AI In Journalism

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AI in the newsroom

Each​ ​newsroom​ ​has​ ​a​ ​unique​ ​set​ ​of​ ​ways​ ​it​ ​uses​ ​AI.​ ​For​ ​the​ ​first ​ ​session,​  participants​ were​​ asked​ to​ ​reflect​ ​on​ ​the​ ​role ​ that​​ ​artificial ​ intelligence​ ​currently​ ​plays​ ​in​ ​their​ ​newsrooms,​ ​and​ ​the ​ issues​ they ​ are​ ​ confronting.​ Chase ​ Davis,​ editor​ of  interactive​ ​news​ ​​at The New York Times​,​  ​highlighted  the​ ​ongoing ​ promises around  the​ melding ​​of​ ​technology​ ​and journalism​ to ​ help​ ​ reporters find​ and ​ tell​ ​ stories​ ​ that​ were previously ​out​ ​of​ ​reach​ ​or  ​​impractical.  


Areas where AI is particularly helpful can be classified into three categories:

1.Finding​ ​needles​ ​in​ ​haystacks:

​ In​ ​ ​those​ ​outlying​ ​or​ special​​ cases​ ​ that​ ​ might​ ​ elude​ ​ human​ identification ​ because​ of​ the​ ​ scale​ or​​ ​complexity​ ​of​ ​the​ ​data, ​ ​AI​ can​ be​​ a​​ breakthrough​ tool. ​ ​This​ ​role​ ​fits​ ​neatly​ ​into​ ​standard​ newsroom​ processes, ​ because​ even​ ​if​ ​it​ ​discovers cases ​ the human​ eye​ could​ ​ ​not, the​​ ​findings ​can ​be ​fact-checked ​ via​ standard​​ ​human investigative ​ techniques. ​

2.Identifying​ ​trends​ (​ or​ ​departures​ ​from​ ​trends): ​

The​ ​massive​ ​computing ​ power​​ AI​ can help ​ provide​ ​ characterizations​ ​of​ ​aggregates​ ​of​ ​data, ​ ​perhaps​ grouped​​ ​in ​ time​ or​ by​ geography​ ​or​ ​demographics. ​ ​Alternatively, ​ ​it​ ​can​ ​quickly​ ​identify​ ​outlier​ ​data.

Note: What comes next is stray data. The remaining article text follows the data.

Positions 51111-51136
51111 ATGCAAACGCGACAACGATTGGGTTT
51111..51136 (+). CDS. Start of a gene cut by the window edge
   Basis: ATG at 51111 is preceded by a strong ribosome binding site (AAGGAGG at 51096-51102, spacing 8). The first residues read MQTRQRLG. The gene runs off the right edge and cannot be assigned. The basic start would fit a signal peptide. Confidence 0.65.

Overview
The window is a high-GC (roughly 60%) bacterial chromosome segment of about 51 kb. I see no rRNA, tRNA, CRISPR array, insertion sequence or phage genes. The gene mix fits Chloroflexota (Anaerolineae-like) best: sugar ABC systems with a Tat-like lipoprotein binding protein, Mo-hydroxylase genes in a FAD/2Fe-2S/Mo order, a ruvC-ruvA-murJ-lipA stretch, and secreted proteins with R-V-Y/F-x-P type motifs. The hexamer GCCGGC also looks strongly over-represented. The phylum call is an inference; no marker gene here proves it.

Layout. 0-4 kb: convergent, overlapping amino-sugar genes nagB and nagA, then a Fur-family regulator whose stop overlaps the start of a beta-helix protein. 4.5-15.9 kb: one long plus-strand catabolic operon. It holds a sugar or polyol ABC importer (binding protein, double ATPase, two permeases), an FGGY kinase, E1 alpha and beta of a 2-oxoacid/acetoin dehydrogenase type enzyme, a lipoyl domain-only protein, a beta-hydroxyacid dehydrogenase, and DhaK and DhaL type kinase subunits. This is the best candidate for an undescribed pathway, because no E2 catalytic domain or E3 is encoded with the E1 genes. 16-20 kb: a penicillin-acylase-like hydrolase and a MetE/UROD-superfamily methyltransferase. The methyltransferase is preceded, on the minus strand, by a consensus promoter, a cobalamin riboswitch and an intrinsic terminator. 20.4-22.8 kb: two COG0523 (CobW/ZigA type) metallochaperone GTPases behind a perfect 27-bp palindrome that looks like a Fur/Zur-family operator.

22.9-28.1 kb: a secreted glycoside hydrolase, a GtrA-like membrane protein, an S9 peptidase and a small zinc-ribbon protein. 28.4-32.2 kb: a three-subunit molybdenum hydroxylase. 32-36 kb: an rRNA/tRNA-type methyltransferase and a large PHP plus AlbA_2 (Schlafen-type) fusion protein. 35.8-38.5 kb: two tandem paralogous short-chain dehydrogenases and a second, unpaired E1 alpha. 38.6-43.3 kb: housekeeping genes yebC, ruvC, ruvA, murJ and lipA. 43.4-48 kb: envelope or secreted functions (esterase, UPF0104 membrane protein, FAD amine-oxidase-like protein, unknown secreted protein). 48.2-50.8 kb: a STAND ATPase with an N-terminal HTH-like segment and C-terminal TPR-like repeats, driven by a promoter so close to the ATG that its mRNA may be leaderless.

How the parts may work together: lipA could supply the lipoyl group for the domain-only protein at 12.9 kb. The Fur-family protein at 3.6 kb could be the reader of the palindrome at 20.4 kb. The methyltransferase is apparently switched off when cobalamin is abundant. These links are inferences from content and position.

3.Examining​ ​an​ ​application​ ​of​ ​AI​ ​or​ ​computation​ as​ ​​the ​ ​subject​ ​of ​​the​ ​story​ ​itself:

Because ​ they​ are​ ​ built​ ​ by​​ humans, algorithms​ ​harbor​ ​human​ ​bias—and​ ​by​ ​examining​ them, ​ we​ ​ can​​ discover​ previously​​ unseen​​ bias. ​How​ ​ are​​ these​ ​complex​ ​​truths​ being​ found ​ through​ ​these​ ​tools? ​ ​What​ ​happens​ ​when​ these​​ tools​​ ​are​ ​applied​ ​to​ ​the ​​operation of​ ​our​ ​neighborhoods​ ​or​ ​cities​ ​or​ ​nation? 


As​ ​suggested​ ​by​ ​Mark​ ​Hansen, ​ ​we​ ​are​ ​also​ ​starting​ ​to​ ​see​ ​situations​ in​ ​ ​which more​ ​ advanced​ journalists​ ​are​ creating​ ​ analysis​​ methods that​ essentially​ ​cultivate computational​ sources​ ​ on​ a​ given​ ​topic. ​ ​In​ ​those​ ​cases, ​ ​we​ ​have​ new​​ hybrid​ ​​forms​ ​of​ ​investigation​ ​and​ ​writing​ where​​ ​the story​ ​and​ ​the​ ​mechanistic​ ​technique​ ​share​ ​the​ ​spotlight.

A​ ​Spectrum​ ​of​ ​Autonomy

The​ ​incorporation​ ​of​ ​AI​ ​into​ ​the​ ​newsroom​ ​has​ led​ to​ a​ ​ significant breakthrough​ in​ ​ ​the​ abilities​​ ​of reporters ​ to act​ as amateur​ ​data​ ​scientist. ​AI can augment ​​the ​human ​reporter ​in​ several​ ​ways: ​ 

i)helping ​ to classify and​​ categorize​ ​documents,  

ii)identify​ outliers ​​in​ ​data​ ​worthy​ ​of​ closer​ examination  

iii)find​​ needles​ in​ ​ the​​ haystacks​​ of​ ​​data. ​